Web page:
Non-Hodgkin Lymphoma (NHL) is a well- recognized complication of infection with the human immunodeficiency virus (HIV) [58]. NHL is one of the common cancers in urban populations in India; it is the 6th most common cancer in the US. NHL is not one disease but it’s rather lymphocyte cancers. Incidence increases with age (median age, 50 yr). It is more common in India compared to Australia and western countries [59]. Most lymphomata are of high-grade B-cell origin, with large cell immunoblastic lymphoma and small, noncleaved cell lymphoma dominant histologic types [60]. Non-Hodgkin’s lymphoma is cancer of the lymphoid tissue, which includes the lymph nodes, spleen, and other organs of the immune system. Symptoms include Night sweats (soaking the bed sheets and pajamas even though the room temperature is not too hot), Fever and chills that come and go, Itching, Swollen lymph nodes in the neck, underarms, groin, or other areas and Weight loss [61,62]. AIDS-NHL is almost invariably derived from B cells.’s-12, [63]. They usually present as a systemic NHL, although the gastrointestinal (GI) tract and the central nervous system (CNS) represent the primary site of the tumor in a significant fraction of cases. AIDS-NHL are associated with multiple genetic lesions that involve both proto-ontogenesis and tumor suppressor genes and may accumulate in the relatively short period of time (4 to 6 years) between human immunodeficiency virus infection and AIDS-NHL development. These genetic lesions differ in the various AIDS-NHL subtypes, suggesting the involvement of distinct molecular pathway [64]. An increased risk arises from the complex combination of immunosuppression and inflammatory activation. Other factors such as possible effects of HIV insertional mutagenesis are still unknown, but have been proposed [65]. The prognosis of HIV-NHL was poor, despite a high response rate, owing to aggressive tumor behavior, increased hematological toxicity and a high rate of opportunistic infections. Historically, patients with NHL and AIDS have been more likely to present with extranodal NHL and high grade histological findings, they have been less likely to respond to chemotherapy, with shorter overall survival [66]. Inappropriate treatment and inability to maintain dose density and intensity in the background of aggressive disease are determinants of poor response to therapy [67].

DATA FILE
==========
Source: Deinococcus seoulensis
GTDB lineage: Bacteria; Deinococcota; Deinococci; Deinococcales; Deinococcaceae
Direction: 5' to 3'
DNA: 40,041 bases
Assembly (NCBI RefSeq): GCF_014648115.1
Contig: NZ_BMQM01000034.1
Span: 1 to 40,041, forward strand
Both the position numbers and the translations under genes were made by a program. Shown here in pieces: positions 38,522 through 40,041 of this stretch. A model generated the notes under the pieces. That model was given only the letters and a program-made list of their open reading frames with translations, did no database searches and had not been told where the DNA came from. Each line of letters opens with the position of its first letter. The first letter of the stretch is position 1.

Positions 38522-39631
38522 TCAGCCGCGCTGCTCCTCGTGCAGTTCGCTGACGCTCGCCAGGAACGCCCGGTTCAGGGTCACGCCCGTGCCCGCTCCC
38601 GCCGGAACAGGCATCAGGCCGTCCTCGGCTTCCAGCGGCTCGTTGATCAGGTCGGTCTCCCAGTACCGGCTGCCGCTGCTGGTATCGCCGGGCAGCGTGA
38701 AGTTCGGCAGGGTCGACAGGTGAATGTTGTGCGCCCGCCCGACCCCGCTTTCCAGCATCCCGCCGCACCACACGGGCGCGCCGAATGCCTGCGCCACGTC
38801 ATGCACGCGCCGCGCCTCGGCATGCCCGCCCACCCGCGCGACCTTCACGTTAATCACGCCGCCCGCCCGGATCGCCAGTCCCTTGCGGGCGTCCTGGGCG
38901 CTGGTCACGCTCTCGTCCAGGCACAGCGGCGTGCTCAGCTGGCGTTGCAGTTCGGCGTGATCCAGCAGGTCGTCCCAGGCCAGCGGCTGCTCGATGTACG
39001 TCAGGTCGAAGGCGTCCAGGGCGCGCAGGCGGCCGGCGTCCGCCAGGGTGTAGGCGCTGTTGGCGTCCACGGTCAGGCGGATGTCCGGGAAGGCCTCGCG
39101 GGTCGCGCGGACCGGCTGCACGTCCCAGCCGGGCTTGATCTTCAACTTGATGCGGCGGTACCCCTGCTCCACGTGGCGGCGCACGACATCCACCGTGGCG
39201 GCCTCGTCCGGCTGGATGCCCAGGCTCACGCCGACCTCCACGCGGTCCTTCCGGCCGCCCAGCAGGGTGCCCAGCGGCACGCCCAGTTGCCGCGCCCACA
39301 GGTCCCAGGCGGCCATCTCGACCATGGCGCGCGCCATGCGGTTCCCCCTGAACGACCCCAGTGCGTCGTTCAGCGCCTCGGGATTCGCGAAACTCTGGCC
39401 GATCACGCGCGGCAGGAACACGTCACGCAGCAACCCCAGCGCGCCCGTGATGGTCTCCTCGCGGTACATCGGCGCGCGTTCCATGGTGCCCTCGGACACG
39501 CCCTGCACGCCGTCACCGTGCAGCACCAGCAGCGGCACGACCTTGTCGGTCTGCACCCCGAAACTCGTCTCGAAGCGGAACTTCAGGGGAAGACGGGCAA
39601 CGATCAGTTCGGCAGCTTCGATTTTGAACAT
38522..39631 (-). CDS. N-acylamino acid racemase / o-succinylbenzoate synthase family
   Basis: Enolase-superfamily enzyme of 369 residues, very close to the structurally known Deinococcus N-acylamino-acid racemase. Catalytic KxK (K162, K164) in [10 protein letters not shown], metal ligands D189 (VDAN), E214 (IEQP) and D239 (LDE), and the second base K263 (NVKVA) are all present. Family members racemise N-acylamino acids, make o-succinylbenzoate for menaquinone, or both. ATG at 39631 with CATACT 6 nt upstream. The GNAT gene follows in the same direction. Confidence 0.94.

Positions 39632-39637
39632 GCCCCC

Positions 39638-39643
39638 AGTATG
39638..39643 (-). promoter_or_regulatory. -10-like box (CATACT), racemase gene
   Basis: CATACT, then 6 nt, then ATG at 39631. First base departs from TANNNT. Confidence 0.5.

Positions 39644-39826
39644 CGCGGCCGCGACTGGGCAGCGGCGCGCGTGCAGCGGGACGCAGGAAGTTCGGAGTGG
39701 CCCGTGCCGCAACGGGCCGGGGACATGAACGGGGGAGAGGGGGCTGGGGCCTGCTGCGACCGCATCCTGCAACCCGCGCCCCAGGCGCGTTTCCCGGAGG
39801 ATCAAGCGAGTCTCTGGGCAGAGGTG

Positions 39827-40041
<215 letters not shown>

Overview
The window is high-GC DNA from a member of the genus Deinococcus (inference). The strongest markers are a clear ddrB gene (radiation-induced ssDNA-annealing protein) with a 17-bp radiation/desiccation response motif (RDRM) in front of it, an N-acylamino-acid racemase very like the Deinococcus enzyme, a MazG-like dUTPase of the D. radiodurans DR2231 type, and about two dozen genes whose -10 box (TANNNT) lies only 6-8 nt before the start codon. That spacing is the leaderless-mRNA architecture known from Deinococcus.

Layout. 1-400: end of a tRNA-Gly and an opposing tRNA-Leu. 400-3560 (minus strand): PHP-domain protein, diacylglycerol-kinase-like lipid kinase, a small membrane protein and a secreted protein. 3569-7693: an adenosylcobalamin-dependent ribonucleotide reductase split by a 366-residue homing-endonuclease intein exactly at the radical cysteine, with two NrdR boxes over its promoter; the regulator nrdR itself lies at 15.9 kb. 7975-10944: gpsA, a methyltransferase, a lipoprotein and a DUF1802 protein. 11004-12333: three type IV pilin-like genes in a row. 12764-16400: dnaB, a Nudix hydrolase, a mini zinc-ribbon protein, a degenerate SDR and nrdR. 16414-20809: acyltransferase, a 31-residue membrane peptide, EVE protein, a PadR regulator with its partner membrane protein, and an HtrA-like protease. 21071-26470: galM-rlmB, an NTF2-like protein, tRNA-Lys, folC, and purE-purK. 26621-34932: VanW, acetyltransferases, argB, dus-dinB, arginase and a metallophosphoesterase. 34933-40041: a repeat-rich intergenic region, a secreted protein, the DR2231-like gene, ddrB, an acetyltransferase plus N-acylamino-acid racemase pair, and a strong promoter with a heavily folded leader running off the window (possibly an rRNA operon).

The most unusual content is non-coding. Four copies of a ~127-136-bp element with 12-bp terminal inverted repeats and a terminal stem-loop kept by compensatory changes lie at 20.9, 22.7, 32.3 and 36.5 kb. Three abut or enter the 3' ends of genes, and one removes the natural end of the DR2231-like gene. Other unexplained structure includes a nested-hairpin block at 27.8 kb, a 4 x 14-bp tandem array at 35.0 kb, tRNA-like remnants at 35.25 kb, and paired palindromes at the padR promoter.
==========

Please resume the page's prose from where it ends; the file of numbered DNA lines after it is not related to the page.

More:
Cervical Cancer: HIV- Associated Human Papilloma Virus